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Dáil debates gender recognition law for first time in history

Failure to give transgender people formal legal status has affected their ability to access education, transport and social welfare.

Updated 12.45pm

THE DÁIL WILL is today discussing gender recognition legislation for the first time ever.

A report on the Gender Recognition Scheme is now being debated in the chamber.

Last year, Minister for Social Protection Joan Burton launched draft heads for the Gender Recognition Bill 2013, which was the result of a finding that the previous government was in breach of the European human rights convention.

The finding was based on a failure to recognise a transgender woman in her female gender and give her a new birth certificate. This left transgender people in Ireland without a formal legal status and affected their ability to access services like social welfare, education and transport.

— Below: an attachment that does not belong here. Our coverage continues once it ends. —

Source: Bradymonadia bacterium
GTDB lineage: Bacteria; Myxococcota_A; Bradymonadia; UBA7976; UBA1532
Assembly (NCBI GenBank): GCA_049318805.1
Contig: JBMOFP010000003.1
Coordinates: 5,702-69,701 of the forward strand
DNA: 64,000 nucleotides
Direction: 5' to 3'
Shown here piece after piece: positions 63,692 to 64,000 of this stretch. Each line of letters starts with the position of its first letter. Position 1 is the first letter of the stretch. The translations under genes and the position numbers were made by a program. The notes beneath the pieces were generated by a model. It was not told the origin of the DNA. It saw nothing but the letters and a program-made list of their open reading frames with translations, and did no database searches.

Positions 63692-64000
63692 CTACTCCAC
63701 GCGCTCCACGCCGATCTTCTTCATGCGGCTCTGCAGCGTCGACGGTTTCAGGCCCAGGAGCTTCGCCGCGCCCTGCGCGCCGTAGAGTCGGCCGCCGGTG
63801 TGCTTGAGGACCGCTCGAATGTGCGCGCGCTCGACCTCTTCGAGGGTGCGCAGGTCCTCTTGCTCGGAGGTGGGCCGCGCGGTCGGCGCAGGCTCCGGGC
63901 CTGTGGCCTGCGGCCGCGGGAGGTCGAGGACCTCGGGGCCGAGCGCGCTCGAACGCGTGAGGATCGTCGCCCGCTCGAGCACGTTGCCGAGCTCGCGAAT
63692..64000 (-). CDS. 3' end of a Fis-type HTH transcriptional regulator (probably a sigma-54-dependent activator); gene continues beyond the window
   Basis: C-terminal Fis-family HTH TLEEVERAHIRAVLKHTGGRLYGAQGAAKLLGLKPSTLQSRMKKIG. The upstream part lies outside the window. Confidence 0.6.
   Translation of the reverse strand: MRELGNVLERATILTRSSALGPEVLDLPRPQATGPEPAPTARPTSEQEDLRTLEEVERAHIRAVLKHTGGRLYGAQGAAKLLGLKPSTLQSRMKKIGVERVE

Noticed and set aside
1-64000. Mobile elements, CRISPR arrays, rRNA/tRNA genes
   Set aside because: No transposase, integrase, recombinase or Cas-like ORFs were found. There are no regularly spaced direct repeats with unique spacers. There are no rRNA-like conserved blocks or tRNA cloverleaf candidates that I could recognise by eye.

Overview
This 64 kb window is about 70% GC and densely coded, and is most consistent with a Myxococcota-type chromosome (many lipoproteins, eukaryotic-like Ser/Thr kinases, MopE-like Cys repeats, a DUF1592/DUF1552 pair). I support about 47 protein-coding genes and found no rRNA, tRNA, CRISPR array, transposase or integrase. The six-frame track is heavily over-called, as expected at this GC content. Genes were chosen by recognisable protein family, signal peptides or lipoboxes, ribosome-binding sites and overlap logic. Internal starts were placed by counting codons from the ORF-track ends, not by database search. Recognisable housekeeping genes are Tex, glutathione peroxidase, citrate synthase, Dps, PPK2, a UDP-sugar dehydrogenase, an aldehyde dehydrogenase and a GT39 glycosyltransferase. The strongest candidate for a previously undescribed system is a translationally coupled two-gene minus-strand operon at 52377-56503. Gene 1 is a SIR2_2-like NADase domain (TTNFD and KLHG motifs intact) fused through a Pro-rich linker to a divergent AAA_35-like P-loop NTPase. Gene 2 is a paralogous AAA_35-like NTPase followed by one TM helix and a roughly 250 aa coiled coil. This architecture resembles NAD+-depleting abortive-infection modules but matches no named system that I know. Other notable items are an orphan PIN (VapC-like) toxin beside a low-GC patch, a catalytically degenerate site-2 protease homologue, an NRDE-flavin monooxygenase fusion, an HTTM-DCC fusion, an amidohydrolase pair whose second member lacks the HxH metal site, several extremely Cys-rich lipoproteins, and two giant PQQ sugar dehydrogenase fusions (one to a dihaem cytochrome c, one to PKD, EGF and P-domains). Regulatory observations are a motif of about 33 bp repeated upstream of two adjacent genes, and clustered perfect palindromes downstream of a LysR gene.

Speaking in the Dáil, Burton said the lack of legal recognition for transgender persons in this country is “a significant and long-standing issue”.

Once enacted, the legislation will mean a person will be legally recognised by the State as being of the acquired gender for all purrposes. They will also be entitled to marry a person of the opposite gender or enter a civil partnership with a person of teh same gender.

The Transgender Equality Network Ireland (TENI) described it as a “historic moment for trans rights in Ireland” and urged the government to adopt recommendations made by the Committee on Education and Social Protection which reviewed the general scheme of the legislation.

“I am hopeful that this discussion will be robust and fruitful and may well result in tangible changes in the legislation that will benefit the transgender community,” TENI Chief Executive Broden Glambrone said.

“This is a very important moment in the history of trans rights in Ireland, and it is something to be celebrated. Now is the time to make the real changes. Changes which will have a full and affirming effect on the lives of trans people and their families in Ireland.”

First published 9.03am

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